Amazon Web Services, the shopping giant’s internet infrastructure arm, is experiencing technical issues that are echoing across much of the rest of the internet.
A variety of websites and services were hit by problems, which started at approximately 5:00pm GMT yesterday, apparently because of issues with the underlying technology.
That included many of the world’s biggest apps and services, from Disney Plus and Tinder to Coinbase. Games were also hit, with PUBG and League of Legends seeming to go down.
It also hit other Amazon-owned services, including the Alexa voice assistant, the Kindle, Amazon Music and its Ring security cameras.
But it did not appear to be a problem in all locations. Amazon said the problems were in the “US-EAST-1” which is hosted in Virginia and serves areas nearby, meaning that people reliant on other parts of the AWS network may still be able to load services, though it might perform more slowly than usual.
Users concerned about any service that has not resumed normal functionality can check the status of Amazon Web Services at its dedicated page
It semes that the problems only remain in North America, with Europe, Africa, and the Middle East seemingly working as normal.
One of the major problems of the internet is how centralised it is. A small handful of technology companies provide essential support and services for a huge range of smaller websites and products.
As such, when Amazon goes down, it takes other services like Disney+, IMDb, and others.
Similar scenes were seen when Cloudflare went down earlier this year - which brought down Reddit, Twitch, and many more.
Amazon Web Services are still settling
With the United Kingdom and Europe wakling up, the main outages have been restored but Amazon Web Services remain slow.
"With the network device issues resolved, we are now working towards recovery of any impaired services", the company wrote on its status page.
It also said that while it has seem some issues, they have decreased since the error first started yesterday evening.
Amazon blamed AWS outage on high traffic from unknown source, says report
The primary reason behind the outage is believed to be a sudden increase in traffic that caused congestion across multiple network devices in Northern Virginia.
According to reports, the company had initially pegged the “root cause” of the outage on “a problem with several network devices within the internal AWS network”.
“...these devices are receiving more traffic than they are able to process, which is leading to elevated latency and packet loss for the traffic traversing them,” read screenshots of an internal AWS communique from Tuesday morning obtained by Insider.
Smart device users register anger on social media
The outage left thousands of people in the US without working fridges, Roomba and doorbells.
Livid customers took to social media to register their anger with the company.
The outage dampened the Christmas spirit for some.
Amazon says company working to fix impaired services
The company is the latest post on the AWS status page said they are now working to fix any impaired services.
“With the network device issues resolved, we are now working towards recovery of any impaired services. We will provide additional updates for impaired services within the appropriate entry in the Service Health Dashboard,” it said.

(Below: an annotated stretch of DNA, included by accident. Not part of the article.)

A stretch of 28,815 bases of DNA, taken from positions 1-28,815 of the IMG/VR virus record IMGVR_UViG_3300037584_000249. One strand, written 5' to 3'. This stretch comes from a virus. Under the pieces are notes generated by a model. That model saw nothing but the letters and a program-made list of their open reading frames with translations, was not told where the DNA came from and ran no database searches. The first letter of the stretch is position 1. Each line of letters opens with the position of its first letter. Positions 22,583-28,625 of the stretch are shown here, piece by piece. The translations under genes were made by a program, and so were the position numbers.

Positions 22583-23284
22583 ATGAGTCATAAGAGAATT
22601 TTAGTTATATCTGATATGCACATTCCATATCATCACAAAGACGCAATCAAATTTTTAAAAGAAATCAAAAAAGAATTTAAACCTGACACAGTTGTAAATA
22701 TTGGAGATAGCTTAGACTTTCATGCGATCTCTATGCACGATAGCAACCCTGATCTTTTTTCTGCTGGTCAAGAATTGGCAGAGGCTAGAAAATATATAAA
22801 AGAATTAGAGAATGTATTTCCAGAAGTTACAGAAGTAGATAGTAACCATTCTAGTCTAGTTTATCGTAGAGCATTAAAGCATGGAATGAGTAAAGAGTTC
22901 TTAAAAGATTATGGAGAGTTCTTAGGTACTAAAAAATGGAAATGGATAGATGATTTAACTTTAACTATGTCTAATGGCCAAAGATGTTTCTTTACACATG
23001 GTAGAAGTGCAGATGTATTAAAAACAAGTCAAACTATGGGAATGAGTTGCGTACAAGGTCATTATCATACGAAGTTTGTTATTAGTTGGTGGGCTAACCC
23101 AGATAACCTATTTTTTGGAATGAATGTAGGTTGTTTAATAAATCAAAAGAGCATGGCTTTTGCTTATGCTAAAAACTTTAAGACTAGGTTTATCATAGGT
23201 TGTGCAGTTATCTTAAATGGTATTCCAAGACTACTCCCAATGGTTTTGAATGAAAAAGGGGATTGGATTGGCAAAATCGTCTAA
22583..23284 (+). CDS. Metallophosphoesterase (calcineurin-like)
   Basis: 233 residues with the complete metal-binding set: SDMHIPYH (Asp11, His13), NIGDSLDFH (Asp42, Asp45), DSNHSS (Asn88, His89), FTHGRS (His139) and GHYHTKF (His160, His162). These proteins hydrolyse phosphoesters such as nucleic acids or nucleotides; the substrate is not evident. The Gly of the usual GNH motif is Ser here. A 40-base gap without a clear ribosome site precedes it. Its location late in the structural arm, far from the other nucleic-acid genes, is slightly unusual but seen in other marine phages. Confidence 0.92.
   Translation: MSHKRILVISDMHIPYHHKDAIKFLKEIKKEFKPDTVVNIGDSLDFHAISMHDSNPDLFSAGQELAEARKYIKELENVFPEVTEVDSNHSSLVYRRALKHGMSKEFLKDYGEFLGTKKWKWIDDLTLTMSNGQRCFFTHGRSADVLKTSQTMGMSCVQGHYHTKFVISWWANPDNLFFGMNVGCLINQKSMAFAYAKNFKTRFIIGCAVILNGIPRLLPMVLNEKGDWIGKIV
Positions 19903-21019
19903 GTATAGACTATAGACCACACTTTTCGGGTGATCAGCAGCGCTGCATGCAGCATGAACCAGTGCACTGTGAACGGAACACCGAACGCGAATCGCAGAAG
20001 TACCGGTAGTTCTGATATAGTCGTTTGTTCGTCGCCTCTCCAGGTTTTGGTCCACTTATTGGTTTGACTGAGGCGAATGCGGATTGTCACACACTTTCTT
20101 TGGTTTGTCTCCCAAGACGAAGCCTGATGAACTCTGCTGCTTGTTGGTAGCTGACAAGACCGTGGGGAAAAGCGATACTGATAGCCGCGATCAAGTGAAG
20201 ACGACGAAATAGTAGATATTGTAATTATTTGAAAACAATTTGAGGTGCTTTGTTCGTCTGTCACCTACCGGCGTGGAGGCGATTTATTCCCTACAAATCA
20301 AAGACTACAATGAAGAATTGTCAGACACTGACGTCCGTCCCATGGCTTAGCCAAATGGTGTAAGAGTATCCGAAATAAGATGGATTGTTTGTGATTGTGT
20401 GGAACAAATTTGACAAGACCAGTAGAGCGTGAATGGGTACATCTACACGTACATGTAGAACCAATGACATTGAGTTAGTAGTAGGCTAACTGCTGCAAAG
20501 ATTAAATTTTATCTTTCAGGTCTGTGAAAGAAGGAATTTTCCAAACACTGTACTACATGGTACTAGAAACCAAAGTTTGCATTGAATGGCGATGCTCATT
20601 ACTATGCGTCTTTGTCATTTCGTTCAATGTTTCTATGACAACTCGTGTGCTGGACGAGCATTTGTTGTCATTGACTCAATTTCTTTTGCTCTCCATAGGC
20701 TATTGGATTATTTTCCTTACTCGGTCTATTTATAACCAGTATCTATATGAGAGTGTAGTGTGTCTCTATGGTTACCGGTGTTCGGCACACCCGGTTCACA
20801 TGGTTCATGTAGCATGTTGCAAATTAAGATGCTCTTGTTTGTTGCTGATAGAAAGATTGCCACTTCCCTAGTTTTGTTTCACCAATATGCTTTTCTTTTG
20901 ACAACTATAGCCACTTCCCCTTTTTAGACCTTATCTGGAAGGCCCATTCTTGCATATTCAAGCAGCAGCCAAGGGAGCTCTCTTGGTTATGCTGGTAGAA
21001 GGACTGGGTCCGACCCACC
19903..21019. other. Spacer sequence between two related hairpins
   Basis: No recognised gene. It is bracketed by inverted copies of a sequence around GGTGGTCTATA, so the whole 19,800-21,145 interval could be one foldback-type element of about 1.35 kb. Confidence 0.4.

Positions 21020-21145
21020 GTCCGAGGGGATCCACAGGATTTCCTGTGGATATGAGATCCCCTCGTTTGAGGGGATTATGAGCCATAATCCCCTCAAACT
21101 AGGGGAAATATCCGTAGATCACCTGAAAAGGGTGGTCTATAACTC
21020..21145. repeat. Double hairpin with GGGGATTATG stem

Amazon suffered 27 outages in 12 months
In the past 12 months, users have experienced 27 outages on Amazon, according to a web tool reviewing website ToolTester.
Amazon was also among the top 20 websites to face the most amount of outages in the last 12 months in the United States.
Earlier in July, over 38,000 customers were affected due to a disruption on amazon’s online store service, that lasted for almost two hours.
The other Amazon outages, as covered by The Independent
The massive Amazon outage impacting businesses across the country isn’t the first such problem at the retail tech giant. It’s not even their first major service outage this year.
Here’s how The Independent has covered previous Amazon outages.
Cloud-computing service is backbone to numerous companies across different industries
The e-commerce giant generates $9,615 in sales per second – but not when it’s website is down
Delta, Southwest Airlines faced server issues due to outage
People trying to book flight tickets or change trips with Delta Air Lines had trouble connecting to the airline.
“Delta is working quickly to restore functionality to our AWS-supported phone lines,” said spokesperson Morgan Durrant, encouraging customers to use its website or mobile app instead.
Similarly, Dallas-based Southwest Airlines said it switched to West Coast servers after some airport-based systems were affected.
Southwest spokesman Brian Parrish said there were no major disruptions to flights.
One part of Amazon that’s not suffering? Its stock price
The Amazon Web Services outage may be hitting companies across the country, but Amazon’s stock price sure hasn’t been affected.
As of Tuesday evening, shares were up nearly 3 per cent.
Register for free to continue reading
Registration is a free and easy way to support our truly independent journalism
By registering, you will also enjoy limited access to Premium articles, exclusive newsletters, commenting, and virtual events with our leading journalists
Already have an account? sign in
Join our new commenting forum
Join thought-provoking conversations, follow other Independent readers and see their replies